Much of Western Queensland has always depended on underground water and for years a windmill on the horizon was a traveller’s first sign of the next homestead. That’s gradually changing now, however.
Free, non-polluting, renewable energy from the wind was first challenged by diesel pumps decades ago; they were cheaper to install and easier to maintain but had the disadvantage that they needed regular refuelling at a significant cost in dollars and (unless the pump was near the house) time. Then there were mains-powered electric pumps – so long as the bore was close enough to a power-line that running a wire to it was feasible. Now solar power is taking over from all three. It has the advantages of windmills – endless free power, anywhere – and it has quite recently become cost-competitive with all three older technologies.
When relatives built a house on Hervey’s Range thirty-odd years ago the only bore was half a kilometre away and they chose to run a power line through the scrub to an electric pump. It served the house well until cyclone Yasi came along and knocked over a few of the termite-weakened power poles. Replacing the line wasn’t an automatic decision since a new one would be expensive and would still be vulnerable to termites and storms, while the pump itself was old enough that replacing it was on the horizon anyway. The family chose to run the pump from a portable petrol generator – taking it to the pump every time the tanks needed filling – while investigating other possibilities.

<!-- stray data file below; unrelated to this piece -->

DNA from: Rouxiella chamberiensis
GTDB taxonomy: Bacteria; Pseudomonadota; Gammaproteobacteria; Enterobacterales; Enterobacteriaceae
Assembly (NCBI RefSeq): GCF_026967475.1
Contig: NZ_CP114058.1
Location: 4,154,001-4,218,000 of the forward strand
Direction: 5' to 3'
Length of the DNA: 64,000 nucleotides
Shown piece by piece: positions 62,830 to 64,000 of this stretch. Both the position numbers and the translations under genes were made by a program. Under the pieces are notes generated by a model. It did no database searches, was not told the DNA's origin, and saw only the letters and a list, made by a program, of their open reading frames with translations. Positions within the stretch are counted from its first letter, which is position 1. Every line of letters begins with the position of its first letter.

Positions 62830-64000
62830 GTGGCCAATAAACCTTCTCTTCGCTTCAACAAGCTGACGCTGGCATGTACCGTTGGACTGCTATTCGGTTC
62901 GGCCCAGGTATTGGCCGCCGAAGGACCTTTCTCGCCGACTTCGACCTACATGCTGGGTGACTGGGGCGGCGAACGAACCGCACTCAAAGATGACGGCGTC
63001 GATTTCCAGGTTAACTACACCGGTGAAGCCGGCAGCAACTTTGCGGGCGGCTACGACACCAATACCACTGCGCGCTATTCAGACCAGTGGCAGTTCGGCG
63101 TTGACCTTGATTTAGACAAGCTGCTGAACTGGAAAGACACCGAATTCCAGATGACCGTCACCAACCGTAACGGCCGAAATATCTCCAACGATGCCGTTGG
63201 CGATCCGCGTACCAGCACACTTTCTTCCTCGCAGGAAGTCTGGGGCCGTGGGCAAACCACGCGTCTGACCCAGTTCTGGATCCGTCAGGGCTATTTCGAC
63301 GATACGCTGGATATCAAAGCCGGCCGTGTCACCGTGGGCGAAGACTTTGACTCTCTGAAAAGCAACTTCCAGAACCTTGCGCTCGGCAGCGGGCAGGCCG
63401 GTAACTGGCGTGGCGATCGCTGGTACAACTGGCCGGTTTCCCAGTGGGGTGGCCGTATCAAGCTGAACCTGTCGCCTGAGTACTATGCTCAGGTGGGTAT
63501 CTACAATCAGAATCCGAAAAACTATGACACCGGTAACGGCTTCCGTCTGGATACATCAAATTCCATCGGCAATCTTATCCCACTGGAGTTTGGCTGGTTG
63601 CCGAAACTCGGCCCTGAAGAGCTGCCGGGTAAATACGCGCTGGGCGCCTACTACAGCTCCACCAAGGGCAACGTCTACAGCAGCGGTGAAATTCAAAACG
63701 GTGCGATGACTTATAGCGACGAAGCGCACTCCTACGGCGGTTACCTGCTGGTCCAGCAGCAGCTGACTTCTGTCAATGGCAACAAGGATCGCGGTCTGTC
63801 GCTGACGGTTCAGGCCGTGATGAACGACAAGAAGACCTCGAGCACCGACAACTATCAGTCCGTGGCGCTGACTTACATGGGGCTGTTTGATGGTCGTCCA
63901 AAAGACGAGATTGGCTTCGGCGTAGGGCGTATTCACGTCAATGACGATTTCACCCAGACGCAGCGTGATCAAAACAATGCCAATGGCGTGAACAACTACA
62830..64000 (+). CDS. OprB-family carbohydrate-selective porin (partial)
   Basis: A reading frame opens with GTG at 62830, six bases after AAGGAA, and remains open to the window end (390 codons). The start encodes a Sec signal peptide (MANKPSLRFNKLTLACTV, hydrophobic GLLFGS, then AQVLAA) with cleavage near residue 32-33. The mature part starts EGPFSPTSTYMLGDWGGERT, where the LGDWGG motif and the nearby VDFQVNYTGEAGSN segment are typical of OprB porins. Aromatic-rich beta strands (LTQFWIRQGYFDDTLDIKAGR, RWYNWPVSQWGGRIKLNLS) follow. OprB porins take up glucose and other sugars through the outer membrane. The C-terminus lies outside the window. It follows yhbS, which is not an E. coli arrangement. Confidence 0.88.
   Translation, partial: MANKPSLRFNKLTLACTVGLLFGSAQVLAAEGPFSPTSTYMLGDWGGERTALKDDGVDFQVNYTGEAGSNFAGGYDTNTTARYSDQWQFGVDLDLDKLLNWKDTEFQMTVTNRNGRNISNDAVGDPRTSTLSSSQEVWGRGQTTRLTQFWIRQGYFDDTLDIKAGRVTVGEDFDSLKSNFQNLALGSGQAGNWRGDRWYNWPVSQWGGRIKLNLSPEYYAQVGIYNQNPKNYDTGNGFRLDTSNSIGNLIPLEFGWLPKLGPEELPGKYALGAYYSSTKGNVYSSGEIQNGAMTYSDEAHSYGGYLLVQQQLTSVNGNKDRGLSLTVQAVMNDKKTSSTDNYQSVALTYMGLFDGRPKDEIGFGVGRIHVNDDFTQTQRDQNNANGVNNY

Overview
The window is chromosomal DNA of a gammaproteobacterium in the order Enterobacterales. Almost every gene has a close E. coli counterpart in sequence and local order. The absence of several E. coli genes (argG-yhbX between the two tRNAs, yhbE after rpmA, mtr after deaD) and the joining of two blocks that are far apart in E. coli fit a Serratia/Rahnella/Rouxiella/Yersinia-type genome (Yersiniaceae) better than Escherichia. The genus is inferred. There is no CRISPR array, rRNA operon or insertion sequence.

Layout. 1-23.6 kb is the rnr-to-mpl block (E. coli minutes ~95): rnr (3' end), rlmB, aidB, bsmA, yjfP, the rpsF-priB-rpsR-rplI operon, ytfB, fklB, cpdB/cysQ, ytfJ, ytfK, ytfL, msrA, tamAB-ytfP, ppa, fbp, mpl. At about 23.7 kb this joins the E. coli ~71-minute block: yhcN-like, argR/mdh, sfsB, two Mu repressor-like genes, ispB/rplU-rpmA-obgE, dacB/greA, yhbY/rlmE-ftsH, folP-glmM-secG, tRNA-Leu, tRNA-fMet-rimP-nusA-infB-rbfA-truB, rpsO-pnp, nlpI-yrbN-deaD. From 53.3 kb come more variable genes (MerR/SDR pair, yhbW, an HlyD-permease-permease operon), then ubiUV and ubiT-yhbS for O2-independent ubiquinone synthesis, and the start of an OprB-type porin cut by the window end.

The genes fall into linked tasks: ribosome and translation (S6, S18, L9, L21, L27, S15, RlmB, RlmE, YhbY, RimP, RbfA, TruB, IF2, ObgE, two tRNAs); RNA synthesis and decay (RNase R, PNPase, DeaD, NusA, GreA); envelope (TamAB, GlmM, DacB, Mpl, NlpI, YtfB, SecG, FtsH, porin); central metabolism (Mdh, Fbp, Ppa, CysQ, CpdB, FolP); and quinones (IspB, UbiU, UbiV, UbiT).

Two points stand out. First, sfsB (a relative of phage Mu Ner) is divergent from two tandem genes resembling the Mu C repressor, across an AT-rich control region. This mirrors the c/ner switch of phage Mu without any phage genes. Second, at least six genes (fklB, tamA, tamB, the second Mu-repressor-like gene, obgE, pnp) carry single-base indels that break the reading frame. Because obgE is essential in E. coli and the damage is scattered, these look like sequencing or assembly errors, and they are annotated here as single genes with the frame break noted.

In the end, a new overhead power line was going to cost about as much as a whole new solar pump system while an underground power line was prohibitively expensive so solar it was! A complete kit was ordered: panels, mounting frame, pump, and controller. Batteries and inverter? No and no: the pump simply runs when the sun shines and stops when it doesn’t so there’s no need for any storage. (More correctly, there’s no need to store electricity because the water tank above the house stores the pumped water instead.)
Installation was straightforward and was all done by unskilled family members. A couple of us dug a post-hole and cemented a steel pole in place, then returned a week later to remove the old pump, assemble the kit according to the instruction booklet and connect the new pump to the existing pipeline. It all took less than a day.
The black box up on the H-frame is the isolator switch and the bigger one on the post is the control box – and that’s all there is. The only other component is the pump, six metres down the bore at the foot of the post.
This is very early days in our experience of the new system but so far, so good. It pumps for four or more hours per day and when the panels are getting full sun it pumps enough water to run four sprinklers up at the house. It costs nothing to leave it running so that’s what we’ve been doing, making up for a long spell when the garden got less water than it needed.
This installation is only one small example, of course, but it points to two larger trends – one positive, one a little sad. The good one is that solar power is now a genuine alternative to fossil fuels in yet another application. The sadder one is that all over inland Queensland, windmills are going the way of the blacksmith’s forge.